Visualizing Unemployment Data

December 3, 2011

(This article was first published on Lambda Omega Lambda » R, and kindly contributed to R-bloggers)

So recently Bureau of Labor Statistics released the Oct. 2011 unemployment data. This is not a discussion of it’s validity nor it’s impact, but it is a post on how to visualize it. This post is also for my posterity, I’ve wanted to be able to do this for a while, and it’ll serve as a reference i.e. the map is my own, but the methods are pieced together from other sources.

The Data

So you can go over to the BLS Local Area Stats Page and get the data if you’d like to follow along.

First the data need to form-up so we can use it in R, where we’ll create the map. I (there may be better ways) copied the chart from the link into macvim. Then through a couple[1] s///g‘s I was able to get the file into csv format, which means we’re ready to open R.

Dat’ Map

There are two libraries we’ll be using to help us with this visualization, ggplot2 [2] and maps .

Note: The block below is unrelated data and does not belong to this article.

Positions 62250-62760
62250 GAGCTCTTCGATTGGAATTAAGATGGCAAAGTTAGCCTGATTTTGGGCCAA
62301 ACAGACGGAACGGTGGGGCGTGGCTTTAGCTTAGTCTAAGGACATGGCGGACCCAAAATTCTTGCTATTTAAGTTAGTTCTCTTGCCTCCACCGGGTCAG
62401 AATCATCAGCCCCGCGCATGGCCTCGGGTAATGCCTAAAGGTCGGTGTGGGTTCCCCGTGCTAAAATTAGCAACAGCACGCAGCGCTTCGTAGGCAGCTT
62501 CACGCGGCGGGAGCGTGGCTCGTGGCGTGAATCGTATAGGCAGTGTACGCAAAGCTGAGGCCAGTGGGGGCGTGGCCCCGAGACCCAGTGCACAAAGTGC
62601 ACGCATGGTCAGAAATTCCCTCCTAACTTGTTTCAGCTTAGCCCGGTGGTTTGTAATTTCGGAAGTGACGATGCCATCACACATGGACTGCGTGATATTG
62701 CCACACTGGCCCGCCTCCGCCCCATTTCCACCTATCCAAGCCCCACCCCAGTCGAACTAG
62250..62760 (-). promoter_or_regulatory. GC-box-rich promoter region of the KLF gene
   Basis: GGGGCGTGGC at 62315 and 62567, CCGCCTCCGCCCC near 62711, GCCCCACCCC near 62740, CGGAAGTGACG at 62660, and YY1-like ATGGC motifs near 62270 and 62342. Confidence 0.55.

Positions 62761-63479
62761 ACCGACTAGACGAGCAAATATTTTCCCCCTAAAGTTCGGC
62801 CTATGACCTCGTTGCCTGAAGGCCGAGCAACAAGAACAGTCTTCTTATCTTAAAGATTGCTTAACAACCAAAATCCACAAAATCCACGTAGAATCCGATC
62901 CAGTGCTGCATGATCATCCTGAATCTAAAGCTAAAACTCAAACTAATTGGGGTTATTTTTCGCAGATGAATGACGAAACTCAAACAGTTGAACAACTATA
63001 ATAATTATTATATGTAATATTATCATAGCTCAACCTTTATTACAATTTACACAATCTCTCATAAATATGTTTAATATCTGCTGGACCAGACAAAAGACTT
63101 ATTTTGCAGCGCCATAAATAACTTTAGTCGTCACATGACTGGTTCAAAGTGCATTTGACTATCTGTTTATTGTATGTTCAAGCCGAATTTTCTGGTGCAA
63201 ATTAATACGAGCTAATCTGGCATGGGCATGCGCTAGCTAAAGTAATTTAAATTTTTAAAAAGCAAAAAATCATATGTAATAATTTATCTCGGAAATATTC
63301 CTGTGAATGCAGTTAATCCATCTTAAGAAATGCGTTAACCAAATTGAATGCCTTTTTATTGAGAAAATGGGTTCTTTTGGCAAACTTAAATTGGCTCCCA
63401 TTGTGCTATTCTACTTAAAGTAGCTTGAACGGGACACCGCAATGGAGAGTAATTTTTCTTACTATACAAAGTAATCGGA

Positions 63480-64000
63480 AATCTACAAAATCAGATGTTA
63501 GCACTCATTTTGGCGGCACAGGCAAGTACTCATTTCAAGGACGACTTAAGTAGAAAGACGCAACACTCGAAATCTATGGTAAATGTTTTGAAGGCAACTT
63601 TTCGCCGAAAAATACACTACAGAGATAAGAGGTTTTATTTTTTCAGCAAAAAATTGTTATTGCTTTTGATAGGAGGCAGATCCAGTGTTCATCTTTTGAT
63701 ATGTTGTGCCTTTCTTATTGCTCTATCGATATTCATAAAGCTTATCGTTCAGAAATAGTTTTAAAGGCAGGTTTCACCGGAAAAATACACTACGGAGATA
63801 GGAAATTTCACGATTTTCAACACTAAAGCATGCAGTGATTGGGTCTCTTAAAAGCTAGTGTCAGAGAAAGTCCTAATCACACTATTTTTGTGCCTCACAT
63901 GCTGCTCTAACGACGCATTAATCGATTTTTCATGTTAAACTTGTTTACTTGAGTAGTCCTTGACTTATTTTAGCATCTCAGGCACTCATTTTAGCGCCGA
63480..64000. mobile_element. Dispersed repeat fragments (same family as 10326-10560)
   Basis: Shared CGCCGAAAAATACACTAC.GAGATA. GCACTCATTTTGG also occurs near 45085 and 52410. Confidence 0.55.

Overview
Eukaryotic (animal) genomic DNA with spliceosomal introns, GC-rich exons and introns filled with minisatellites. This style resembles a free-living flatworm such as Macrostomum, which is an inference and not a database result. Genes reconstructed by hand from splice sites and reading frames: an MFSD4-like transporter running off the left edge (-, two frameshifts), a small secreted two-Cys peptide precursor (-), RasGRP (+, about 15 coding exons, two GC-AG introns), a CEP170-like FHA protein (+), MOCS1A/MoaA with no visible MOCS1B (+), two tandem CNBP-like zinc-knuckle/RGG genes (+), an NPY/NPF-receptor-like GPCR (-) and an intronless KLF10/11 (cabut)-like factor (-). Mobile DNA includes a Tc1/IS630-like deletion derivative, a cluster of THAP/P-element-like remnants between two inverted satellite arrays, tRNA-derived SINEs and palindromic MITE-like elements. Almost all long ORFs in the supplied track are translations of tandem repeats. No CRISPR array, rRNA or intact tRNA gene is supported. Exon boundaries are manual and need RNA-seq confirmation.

So of course we’ll load them into our session:

Now that we have the library uploaded, we need to get the unemployment data in the session.

unemp <- read.csv("data.csv", header = F)
names(unemp) <- c("region", "percent")
unemp$region <- tolower(unemp$region)

> head(oct)
region unemp
1 north dakota 3.5
2 nebraska 4.2
3 south dakota 4.5
4 new hampshire 5.3
5 vermont 5.6
6 wyoming 5.7

So what we’re going to do next is create a single data.frame from two merged ones. ggplot2 uses long and lat to map the data to the states, so we’ll need to associate the unemployment numbers with those long and lat number.

state_df <- map_data("state")
merged <- merge(state_df, unemp, by="region")
merged <- merged[order(merged$order),]

Great, so now the only step left is to create the map.

ggplot(merged, aes(long, lat, group = group)) +
+ geom_polygon(aes(fill = unemp), colour = alpha("white", 1/2), size = 0.2) +
+ geom_polygon(data = state_df, colour = "white", fill = NA)

And the finished product should look something like this:

[1] Hint: the space between the state name and the number is a tab, \t.
[2] I’ve been using ggplot2 for a couple weeks now, and it is awesome – highly recommended.

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